BOBBY BLUE BLAND / “Bobby Blue Bland Mixtape”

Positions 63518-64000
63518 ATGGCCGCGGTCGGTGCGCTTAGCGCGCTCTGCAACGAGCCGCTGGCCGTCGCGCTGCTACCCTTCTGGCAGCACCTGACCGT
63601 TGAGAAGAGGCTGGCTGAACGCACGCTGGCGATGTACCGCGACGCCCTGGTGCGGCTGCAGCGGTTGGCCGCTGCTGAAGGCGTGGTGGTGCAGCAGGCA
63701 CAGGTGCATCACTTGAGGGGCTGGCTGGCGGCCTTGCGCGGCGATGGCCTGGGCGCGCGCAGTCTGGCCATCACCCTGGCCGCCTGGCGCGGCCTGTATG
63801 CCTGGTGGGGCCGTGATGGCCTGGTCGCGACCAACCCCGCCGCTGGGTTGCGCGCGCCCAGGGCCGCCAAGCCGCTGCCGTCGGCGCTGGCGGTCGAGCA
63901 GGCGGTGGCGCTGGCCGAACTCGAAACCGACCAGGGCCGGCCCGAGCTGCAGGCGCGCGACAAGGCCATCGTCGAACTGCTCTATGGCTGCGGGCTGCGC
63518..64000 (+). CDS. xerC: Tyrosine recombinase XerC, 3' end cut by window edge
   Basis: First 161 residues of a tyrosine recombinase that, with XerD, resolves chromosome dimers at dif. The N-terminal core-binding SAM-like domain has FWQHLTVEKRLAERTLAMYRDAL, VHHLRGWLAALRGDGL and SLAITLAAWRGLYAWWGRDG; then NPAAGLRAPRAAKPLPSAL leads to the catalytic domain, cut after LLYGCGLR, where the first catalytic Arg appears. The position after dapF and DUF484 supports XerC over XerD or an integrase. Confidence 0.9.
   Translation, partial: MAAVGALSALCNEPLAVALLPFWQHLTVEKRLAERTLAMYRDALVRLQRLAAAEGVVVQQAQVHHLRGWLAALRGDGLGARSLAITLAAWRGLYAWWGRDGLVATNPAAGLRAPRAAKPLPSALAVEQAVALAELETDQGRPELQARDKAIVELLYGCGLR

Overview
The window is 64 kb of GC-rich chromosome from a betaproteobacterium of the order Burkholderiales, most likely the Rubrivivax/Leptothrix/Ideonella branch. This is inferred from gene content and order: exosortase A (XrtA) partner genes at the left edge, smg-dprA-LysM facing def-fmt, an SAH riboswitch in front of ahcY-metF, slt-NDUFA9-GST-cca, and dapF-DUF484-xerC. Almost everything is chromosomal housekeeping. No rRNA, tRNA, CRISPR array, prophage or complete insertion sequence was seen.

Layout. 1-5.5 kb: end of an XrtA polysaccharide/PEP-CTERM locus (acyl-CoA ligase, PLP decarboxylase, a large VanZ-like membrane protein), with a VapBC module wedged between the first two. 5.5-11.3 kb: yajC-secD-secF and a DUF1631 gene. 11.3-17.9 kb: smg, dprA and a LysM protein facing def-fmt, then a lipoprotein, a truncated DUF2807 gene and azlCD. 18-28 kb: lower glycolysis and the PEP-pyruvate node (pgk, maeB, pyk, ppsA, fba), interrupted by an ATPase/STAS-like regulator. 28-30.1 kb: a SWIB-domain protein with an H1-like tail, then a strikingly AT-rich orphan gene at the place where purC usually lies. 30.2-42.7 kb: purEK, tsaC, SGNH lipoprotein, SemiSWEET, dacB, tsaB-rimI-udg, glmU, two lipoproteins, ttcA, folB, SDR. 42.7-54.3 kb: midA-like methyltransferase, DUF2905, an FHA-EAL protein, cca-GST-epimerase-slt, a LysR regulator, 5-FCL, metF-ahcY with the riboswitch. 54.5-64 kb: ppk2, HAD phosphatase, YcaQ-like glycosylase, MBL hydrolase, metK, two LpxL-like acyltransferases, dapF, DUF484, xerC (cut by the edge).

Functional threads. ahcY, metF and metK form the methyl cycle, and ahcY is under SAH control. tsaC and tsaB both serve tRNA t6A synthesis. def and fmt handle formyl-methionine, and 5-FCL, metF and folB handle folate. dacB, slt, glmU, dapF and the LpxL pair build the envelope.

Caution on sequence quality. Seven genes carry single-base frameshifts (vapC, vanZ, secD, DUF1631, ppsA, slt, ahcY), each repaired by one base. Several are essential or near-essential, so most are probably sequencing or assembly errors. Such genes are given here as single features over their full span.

The first time I remember slow dragging, holding a warm, nubile, young lady in my arms as I tried to get the side-to-side of an awkward albeit deliberate two-step together, well, that was when I was at a party on the patio of our junior high school. One of those beautiful New Orleans evenings, star warmed by clear skies and lingering humidity. Colored lights were strung from the trees, an electric cord stretching into a second floor window. I’d be lying if I said I remember the girl’s name. I don’t. I don’t even remember if it was 7th or 8th grade, although knowing me, I’d lean that it was 7th grade because that was my time of adolescent self-awakening. Rivers Frederick Junior High School was the first school I attended where my mother wasn’t a teacher. No one knew me. Everything, including catching the public transit bus for a three mile trip each morning and afternoon, all on my own; stopping sometimes at a corner store that was in the middle of the block where I got off the bus in the morning and spending my lunch money on a liver-cheese sandwich, with a couple of pennies left over; walking young ladies home who lived in the neighborhood surrounding our school before jumping on the Galvez bus to head down into the Lower Ninth Ward; or, even going to the main library and then walking over to meet my father at 4:30pm when he got off from work at the Veterans Hospital where he was a laboratory technician and we would take the long ride home together, me with my school books and he invariably reading Reader’s Digest (which I have recently read is going out of business)—it would be years and years later before I realized that my father read Reader’s Digest to keep up on his self-education even though he probably couldn’t read at a college level. All of that and more of that is wrapped up in the simple memory of dancing my chest close pressed to her budding breasts. While I don’t remember many specifics about that moment, I am certain of one thing: one of the songs to which my dear friend and I danced was Bobby Blue Bland from his new album Two Steps From The Blues. bobby bland 04.jpg I’m not sure what people who didn’t grow up on this music hear when they listen to songs like “Lead Me On,” but for me it is an emotional pause button that instantly segues into rewind. I’m back there. The lower back, the sweetest spot (or so it seemed at that time) on a young woman’s body. And the smell of pomade and Vaseline, perfume came later. We were just out of childhood crossing over into adolescence, moving in exploratory ways to learn who we were and wanted to become, fumbling with bodies that were transforming and trying to figure out what to do with the chemistry those carousing harmonies had released into our bodies. “Lead Me On.” Just take my hand, and lead me on. What more was there to say, her ear pressed against your cheek, you breathing gently on her neck, hoping your palms were not too sweaty. Oh the emotional terribleness of that tender budding. Unlike an old keepsake which has withered, a preserved flower, say, pressed between the pages of a school book that was kept for sentimental reasons; or even the slightly out of focus image of an old, faded Polaroid, it’s faint, sharp chemical smell long ago faded to scentlessness; unlike near ancient memorabilia mothballed in some secret space, “Lead Me On” remains fresh, turning your eyes into a gently flowing fountain of sparkling tear droplets that are the morning dew on your memory flowers blossoming in your mind as your past grips afresh, holds you securely just like you did what’s-her-name at that dance. What all of the above is trying to get to is a suggestion of how this music is more than music for some of us, more than something to listen to. These songs—and I’m speaking specifically about the ones from Two Steps From The Blues—these are songs that opened us in our youth, accompanying our steps into adulthood, and open us now in our elder years as certain synapses in our brains give rebirth to the beginnings of our maturing. In music we live again. And then five years later, I’m in Northfield, Minnesota, profoundly perplexed, profoundly dissatisfied and paradoxically profoundly exposed to worlds of information, ideas and experiences I previously never knew existed. There I was, snow coming down in March, listening to Bobby Bland sing “As Soon As The Weather Breaks.” I can remember half-convincing myself that Bobby wrote the song just for me… and here, I must make a strange note: I may have the situation all backwards. By that I mean, maybe I didn’t hear the song while I was in Minnesota, maybe I heard it later and when hearing it at that time, Bobby’s baritone so perfectly capsulized my recall of misery in Minnesota that I conflate the two even though they may have happened years apart. Music is such a strong time machine that it can bridge eras, melding desperate moments into a seamless whole. bobby bland 09.jpg For me, these beautiful songs succinctly reflect life experiences in ways no other art form does. The feeling is both instantaneous and profound, immediate and thoroughgoing. I am back on that stone patio. The soft rustle of our clothing encountering each other’s bodies. The feel of the fabric. The young flesh. The young night. And this new music, or as the Dells would say, “oh, what a night!”